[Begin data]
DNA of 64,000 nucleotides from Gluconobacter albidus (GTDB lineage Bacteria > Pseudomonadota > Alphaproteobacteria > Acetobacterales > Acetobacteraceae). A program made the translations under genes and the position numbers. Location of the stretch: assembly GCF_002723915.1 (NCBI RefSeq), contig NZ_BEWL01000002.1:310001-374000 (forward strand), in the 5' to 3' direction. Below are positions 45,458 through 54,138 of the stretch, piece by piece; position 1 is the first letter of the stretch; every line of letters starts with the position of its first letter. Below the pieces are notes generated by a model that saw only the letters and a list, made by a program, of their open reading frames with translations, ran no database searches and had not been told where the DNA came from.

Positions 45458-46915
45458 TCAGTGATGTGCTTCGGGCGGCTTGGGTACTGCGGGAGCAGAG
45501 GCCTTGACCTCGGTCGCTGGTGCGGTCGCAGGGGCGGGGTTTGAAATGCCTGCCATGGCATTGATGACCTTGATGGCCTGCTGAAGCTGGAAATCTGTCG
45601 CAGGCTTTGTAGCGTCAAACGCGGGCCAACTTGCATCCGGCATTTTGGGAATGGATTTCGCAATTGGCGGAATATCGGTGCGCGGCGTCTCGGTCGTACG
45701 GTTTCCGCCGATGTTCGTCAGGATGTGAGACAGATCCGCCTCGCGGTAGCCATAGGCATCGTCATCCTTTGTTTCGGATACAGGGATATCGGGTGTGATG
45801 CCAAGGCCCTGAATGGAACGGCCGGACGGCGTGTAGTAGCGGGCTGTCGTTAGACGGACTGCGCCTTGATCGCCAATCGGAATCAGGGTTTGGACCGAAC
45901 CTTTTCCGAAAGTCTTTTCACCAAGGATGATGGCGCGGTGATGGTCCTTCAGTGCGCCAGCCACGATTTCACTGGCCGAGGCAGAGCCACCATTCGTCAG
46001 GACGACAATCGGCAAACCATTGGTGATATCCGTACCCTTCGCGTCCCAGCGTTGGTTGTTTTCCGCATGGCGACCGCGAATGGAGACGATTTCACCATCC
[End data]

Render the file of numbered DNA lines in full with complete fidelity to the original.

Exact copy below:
DNA of 64,000 nucleotides from Gluconobacter albidus (GTDB lineage Bacteria > Pseudomonadota > Alphaproteobacteria > Acetobacterales > Acetobacteraceae). A program made the translations under genes and the position numbers. Location of the stretch: assembly GCF_002723915.1 (NCBI RefSeq), contig NZ_BEWL01000002.1:310001-374000 (forward strand), in the 5' to 3' direction. Below are positions 45,458 through 54,138 of the stretch, piece by piece; position 1 is the first letter of the stretch; every line of letters starts with the position of its first letter. Below the pieces are notes generated by a model that saw only the letters and a list, made by a program, of their open reading frames with translations, ran no database searches and had not been told where the DNA came from.

Positions 45458-46915
45458 TCAGTGATGTGCTTCGGGCGGCTTGGGTACTGCGGGAGCAGAG
45501 GCCTTGACCTCGGTCGCTGGTGCGGTCGCAGGGGCGGGGTTTGAAATGCCTGCCATGGCATTGATGACCTTGATGGCCTGCTGAAGCTGGAAATCTGTCG
45601 CAGGCTTTGTAGCGTCAAACGCGGGCCAACTTGCATCCGGCATTTTGGGAATGGATTTCGCAATTGGCGGAATATCGGTGCGCGGCGTCTCGGTCGTACG
45701 GTTTCCGCCGATGTTCGTCAGGATGTGAGACAGATCCGCCTCGCGGTAGCCATAGGCATCGTCATCCTTTGTTTCGGATACAGGGATATCGGGTGTGATG
45801 CCAAGGCCCTGAATGGAACGGCCGGACGGCGTGTAGTAGCGGGCTGTCGTTAGACGGACTGCGCCTTGATCGCCAATCGGAATCAGGGTTTGGACCGAAC
45901 CTTTTCCGAAAGTCTTTTCACCAAGGATGATGGCGCGGTGATGGTCCTTCAGTGCGCCAGCCACGATTTCACTGGCCGAGGCAGAGCCACCATTCGTCAG
46001 GACGACAATCGGCAAACCATTGGTGATATCCGTACCCTTCGCGTCCCAGCGTTGGTTGTTTTCCGCATGGCGACCGCGAATGGAGACGATTTCACCATCC